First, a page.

|Birth place or City of origin:|
|State of origin:||MT|
|Last known City:||Round Up, Montana|
|Last known State:||MT|
Bill Allison, a Montana native, born in 1949, has lived on a ranch his entire life. His dad ranched on the Little Powder River in southeastern Montana and was a expert horseman. Bill’s father-in-law was in the Remount in El Reno, Oklahoma and broke horse and mules for the Army. In 1978 during a long cold winter, Bill built his first saddle. He would build one, ride it, sell it, and build another. Bill made over sixty saddles before he finally made one that he wouldn’t sell. “I have made a lot of saddles for neighboring ranchers. Taking care of cows requires a lot of time in a saddle and there is not a better feeling than to please a cowboy at his work. I know that to fit a tree to the horse is as important as fitting the cowboy to the saddle.”
The Allison’s ranched near Powderville, Montana, until 1982 when the drought forced them to sell the property. Now convinced more than ever that he could make saddles for a living, the family bought a place where the Rosebud Creek runs into the Yellowstone River near the spot where General Custer picked up his last supplies before heading up to his “last stand”. Bill built a saddle about every ten days to two weeks and rode them all to make sure he was doing what he thought was best.
After eight years, the family had a chance to lease a ranch on the Tongue River thirty-five miles away. Bill built over 100 saddles on that ranch but drought once again forced their hand so twelve years later (in 2000) they finally decided to liquidate the cows and open a saddle shop in Round Top.
I make the saddles, my wife, Brenda, makes chaps, and our daughter, Tassie, makes all of the tack and does most of the repairs. It is a craft we enjoy doing. We had a Saddle Shop in town for seven years and then built a log shop near our house eight miles out of town. We love what we do but still miss those cows! I have learned to carve leather, fit leather, and make most any leather project. I can do most pictures in leather and Will James is my favorite artist as he has the most action in his animals.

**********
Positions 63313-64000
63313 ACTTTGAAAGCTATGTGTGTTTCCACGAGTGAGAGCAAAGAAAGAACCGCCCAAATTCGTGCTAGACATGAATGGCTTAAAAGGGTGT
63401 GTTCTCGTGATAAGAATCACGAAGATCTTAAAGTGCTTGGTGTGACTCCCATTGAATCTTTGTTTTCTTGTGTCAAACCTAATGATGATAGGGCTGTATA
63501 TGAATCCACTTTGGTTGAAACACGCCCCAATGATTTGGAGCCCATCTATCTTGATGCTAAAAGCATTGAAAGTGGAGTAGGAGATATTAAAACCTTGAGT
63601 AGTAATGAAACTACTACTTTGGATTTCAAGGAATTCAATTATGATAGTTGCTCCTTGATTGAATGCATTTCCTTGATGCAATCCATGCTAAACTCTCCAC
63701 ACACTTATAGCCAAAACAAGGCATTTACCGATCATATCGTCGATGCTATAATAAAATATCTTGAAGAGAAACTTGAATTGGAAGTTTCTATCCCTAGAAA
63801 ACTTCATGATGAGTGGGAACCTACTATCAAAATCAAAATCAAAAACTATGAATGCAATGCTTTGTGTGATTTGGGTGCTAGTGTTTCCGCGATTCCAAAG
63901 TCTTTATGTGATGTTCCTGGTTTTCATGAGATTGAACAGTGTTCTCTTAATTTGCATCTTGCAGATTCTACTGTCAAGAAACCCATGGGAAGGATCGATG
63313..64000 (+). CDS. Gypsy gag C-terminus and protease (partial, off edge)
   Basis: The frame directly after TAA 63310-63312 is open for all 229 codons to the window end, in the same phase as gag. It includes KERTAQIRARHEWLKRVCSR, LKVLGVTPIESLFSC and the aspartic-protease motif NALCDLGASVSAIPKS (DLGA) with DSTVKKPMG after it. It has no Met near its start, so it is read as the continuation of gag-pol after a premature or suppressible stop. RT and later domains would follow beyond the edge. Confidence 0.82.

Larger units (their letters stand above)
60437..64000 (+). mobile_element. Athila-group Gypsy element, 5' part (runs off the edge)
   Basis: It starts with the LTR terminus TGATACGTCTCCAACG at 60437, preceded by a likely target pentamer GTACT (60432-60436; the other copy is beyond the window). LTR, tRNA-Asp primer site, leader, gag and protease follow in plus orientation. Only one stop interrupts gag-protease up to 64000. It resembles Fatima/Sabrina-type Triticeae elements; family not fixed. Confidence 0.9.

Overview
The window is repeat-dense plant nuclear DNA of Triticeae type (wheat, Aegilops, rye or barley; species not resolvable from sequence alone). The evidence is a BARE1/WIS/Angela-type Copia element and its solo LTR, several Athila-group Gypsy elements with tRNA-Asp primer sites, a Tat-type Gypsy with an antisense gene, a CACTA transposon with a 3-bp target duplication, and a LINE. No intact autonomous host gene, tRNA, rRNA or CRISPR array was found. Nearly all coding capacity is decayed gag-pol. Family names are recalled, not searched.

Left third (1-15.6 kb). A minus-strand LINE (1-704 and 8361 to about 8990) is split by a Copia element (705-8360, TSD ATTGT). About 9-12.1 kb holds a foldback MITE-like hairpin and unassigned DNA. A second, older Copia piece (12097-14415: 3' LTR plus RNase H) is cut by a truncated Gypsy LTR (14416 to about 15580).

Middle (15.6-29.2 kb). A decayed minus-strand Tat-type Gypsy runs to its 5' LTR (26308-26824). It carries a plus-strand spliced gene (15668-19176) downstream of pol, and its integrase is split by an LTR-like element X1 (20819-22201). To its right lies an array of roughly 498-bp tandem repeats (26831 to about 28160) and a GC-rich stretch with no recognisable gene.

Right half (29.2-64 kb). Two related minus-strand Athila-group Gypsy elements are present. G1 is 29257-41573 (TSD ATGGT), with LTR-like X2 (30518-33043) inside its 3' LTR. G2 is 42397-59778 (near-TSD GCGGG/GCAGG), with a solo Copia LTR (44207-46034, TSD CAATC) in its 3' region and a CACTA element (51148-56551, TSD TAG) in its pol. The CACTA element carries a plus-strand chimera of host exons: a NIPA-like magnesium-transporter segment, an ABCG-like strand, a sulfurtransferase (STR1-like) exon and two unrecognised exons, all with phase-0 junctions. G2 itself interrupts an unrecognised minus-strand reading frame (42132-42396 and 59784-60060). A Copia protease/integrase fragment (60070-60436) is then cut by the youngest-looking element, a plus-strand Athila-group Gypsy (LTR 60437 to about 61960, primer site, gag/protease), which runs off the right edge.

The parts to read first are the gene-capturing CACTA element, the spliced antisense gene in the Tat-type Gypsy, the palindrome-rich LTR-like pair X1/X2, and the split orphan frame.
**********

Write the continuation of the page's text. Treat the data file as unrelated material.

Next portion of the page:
I am very interested in the Old West. Charlie Russell can tell the story in a picture better than most artists. In his day they rode a horse for transportation riding, what I call a real saddle -- the high cantle, tall horn, and decked out like a sports car would be today. Those saddles were built to last and they had style. I like the Miles City saddles. There are more steps to building these old style saddles but it is well worth the effort when they are finished. They bring back a piece of the old west that is very satisfying. I built a saddle on an old iron fork tree owned by a man that actually came up the trail with Teddy Blue Abbot. The iron forks were the first metal horns, only the horn goes all the way to the bar back of the fork. They were only built from 1877 to 1903. We actually know who rode this iron fork saddle up the trail. The saddle was still in the family after all this time. I am fortunate to see this piece of history every day.
In 2008 Bill was part of the National Folk Festival while it was in Butte, Montana, giving a talk about the different kinds of saddle trees. In 2010 he was a co-recipient of the Montana Circle of American Masters award. While Allison’s stunning saddles now reside in the some of the finest antique western saddle collections, he still gets the most satisfaction when his work is enjoyed by everyday ranch hands: To see a piece of my work being enjoyed by a working cowboy gives me a warm and rewarding feeling.